Post-bariatric surgery consists of any of a variety of surgical procedures performed to remove excess skin following massive weight loss. Bariatric surgery, in its various forms, is designed to force a patient to lose weight by either dramatically reducing the size of the stomach or bypass much of the stomach and part of the small bowel so that either less food can be eaten or less food can be absorbed, or a combination of both.
As a result of bariatric surgery considerably fewer calories can be consumed and absorbed resulting in significant and, sometimes, dramatic weight loss. Over time, much of the excess fat on a patient’s body is burned as fuel and as a result of marked fat reduction, excess skin remains on the abdomen, breasts, arms and thighs. Most of the weight loss occurs in the first six months after surgery with the rest being a more gradual process.
Timing of Surgery
Post-bariatric surgery is generally done after a patient has the majority of the excess weight and that weight has been stable for several months. It is important when starting to have post-bariatric surgery to maintain adequate protein intake to prevent wound healing problems. Although sagging skin will become evident with the initial weight loss, it is advantageous to wait until the vast majority of the excess weight is gone to consider elective plastic surgery.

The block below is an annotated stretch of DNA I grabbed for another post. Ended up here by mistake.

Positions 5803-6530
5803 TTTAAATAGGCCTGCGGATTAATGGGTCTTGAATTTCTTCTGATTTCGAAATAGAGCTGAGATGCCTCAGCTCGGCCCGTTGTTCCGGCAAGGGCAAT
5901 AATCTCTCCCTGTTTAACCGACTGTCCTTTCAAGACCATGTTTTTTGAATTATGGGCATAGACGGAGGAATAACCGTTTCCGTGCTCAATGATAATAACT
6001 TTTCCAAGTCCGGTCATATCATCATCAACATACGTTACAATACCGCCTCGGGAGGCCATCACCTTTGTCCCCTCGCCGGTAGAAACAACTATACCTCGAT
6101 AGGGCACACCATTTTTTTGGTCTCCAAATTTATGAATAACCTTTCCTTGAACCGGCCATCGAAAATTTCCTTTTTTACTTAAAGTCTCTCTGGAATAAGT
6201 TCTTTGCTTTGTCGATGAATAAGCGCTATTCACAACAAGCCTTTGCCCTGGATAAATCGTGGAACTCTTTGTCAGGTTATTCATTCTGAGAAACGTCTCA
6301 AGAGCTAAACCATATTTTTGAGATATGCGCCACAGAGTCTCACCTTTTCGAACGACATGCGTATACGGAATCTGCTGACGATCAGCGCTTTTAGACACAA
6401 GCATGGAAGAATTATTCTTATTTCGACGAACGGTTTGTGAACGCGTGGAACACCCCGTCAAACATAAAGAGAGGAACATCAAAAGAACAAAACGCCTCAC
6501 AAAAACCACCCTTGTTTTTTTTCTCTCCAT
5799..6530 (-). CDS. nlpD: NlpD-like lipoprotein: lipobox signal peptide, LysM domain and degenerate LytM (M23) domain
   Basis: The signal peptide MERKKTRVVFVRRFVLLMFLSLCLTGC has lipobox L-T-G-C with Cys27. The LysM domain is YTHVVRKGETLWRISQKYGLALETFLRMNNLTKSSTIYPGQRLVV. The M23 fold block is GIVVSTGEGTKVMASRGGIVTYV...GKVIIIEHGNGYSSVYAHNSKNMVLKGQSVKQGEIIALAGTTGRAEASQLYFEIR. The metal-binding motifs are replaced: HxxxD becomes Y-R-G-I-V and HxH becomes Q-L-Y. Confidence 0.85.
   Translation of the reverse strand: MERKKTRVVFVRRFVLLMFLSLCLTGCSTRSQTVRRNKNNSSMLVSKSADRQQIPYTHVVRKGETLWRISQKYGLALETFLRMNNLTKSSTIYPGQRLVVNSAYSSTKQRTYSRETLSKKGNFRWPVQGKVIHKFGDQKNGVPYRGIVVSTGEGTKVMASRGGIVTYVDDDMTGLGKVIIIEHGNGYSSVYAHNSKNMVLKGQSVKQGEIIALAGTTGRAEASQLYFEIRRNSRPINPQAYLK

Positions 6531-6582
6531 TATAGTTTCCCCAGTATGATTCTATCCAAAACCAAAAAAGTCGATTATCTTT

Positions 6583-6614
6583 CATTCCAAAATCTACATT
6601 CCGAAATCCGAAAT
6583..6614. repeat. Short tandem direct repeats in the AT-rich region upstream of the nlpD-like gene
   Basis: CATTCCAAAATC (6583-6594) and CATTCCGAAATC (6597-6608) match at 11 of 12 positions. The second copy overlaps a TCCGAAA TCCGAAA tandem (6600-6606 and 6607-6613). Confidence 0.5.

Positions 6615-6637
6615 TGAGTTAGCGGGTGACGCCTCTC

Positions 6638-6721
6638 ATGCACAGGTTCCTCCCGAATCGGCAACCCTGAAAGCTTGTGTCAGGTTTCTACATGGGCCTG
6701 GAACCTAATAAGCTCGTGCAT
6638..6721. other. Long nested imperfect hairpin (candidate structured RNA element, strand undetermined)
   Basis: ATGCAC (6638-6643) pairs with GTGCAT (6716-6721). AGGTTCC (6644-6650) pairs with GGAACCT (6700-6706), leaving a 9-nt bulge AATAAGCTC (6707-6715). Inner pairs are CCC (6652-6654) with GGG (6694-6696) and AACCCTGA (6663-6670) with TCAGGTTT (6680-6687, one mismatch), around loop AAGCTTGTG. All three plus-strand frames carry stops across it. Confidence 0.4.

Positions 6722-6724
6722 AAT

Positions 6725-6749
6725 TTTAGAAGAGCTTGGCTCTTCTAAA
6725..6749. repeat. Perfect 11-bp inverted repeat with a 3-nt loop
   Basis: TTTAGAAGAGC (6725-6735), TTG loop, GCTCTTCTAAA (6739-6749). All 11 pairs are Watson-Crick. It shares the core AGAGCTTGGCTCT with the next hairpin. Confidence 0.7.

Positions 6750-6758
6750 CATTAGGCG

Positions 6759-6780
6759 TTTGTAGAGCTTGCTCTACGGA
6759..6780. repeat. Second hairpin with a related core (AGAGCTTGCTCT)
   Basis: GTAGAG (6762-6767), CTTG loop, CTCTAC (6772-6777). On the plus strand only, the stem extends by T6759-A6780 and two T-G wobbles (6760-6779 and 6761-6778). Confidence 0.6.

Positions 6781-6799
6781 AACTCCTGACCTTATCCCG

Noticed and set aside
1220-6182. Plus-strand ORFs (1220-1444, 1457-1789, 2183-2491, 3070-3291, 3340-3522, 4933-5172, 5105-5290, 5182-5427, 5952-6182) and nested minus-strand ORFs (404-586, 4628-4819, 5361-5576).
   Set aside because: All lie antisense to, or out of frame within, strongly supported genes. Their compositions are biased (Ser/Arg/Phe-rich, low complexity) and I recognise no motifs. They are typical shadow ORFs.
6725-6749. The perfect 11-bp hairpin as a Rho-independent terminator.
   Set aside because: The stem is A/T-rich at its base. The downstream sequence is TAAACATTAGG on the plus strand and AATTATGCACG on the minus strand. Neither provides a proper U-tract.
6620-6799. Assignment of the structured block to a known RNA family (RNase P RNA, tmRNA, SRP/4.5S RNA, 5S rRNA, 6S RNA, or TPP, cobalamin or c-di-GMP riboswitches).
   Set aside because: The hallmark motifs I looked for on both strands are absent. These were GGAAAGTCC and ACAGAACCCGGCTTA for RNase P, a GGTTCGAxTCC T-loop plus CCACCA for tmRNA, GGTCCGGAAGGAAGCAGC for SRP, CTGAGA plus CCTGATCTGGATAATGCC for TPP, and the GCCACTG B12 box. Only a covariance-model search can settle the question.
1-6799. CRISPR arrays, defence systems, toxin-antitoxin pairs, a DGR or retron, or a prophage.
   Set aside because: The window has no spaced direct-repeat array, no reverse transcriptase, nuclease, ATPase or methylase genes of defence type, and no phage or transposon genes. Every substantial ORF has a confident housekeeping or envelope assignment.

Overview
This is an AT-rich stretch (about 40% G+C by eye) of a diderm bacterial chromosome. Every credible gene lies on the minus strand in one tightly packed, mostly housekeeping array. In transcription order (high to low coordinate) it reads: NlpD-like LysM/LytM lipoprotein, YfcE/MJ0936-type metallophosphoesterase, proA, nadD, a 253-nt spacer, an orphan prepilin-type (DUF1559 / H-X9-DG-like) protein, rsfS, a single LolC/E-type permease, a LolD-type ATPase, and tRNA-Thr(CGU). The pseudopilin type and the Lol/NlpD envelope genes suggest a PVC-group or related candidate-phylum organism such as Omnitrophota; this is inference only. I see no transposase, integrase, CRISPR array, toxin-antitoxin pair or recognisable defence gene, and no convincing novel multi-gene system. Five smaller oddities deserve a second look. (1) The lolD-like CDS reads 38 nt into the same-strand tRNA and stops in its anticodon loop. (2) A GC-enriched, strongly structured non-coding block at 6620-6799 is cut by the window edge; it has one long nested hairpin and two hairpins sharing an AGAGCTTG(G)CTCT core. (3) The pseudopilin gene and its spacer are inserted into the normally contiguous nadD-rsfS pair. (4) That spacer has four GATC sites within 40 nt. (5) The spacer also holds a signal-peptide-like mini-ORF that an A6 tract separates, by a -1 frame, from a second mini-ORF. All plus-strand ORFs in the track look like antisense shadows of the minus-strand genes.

Types of Procedures
A tummy tuck is generally the first procedure performed after massive weight loss and is often combined with a breast lift in women. The tummy tuck can be a standard tuck, a circumferential tuck, also called a lower body lift, or a fleur-de-lis tummy tuck where an inverted ‘V’ shaped wedge of skin is removed along with the low abdominal horizontal ellipse. Some liposuction can be performed at the same time as a tummy tuck to remove fat from areas where excess remains despite the significant weight loss.
The next procedure which constitutes ‘post-bariatric’ surgery is often a thigh lift or thighplasty. During this surgery, excess skin and fat is removed from the upper, inner thigh and the skin on the front of the thigh is pulled upwards and inwards; this is often combined with liposuction when there is residual excess fat on the thighs.
Finally, an arm lift can be performed which removes excess skin and fat from the upper, inner arm and often extends on to the outer portion of the chest. This procedure is also often combined with liposuction; however, other procedures can be performed as well such as breast augmentation, breast lift or revision surgeries.
State of Mind
Of course, it is important to have a proper state of mind going into elective cosmetic surgery. Many times, while bariatric patients are excited about their weight loss and improved health through weight loss, they may become disillusioned by the excessive sagging skin that remains when the fat is gone. Getting over that depression and looking forward to the improvements of post-bariatric surgery makes a significant difference in the recovery from elective post-bariatric aesthetic surgery.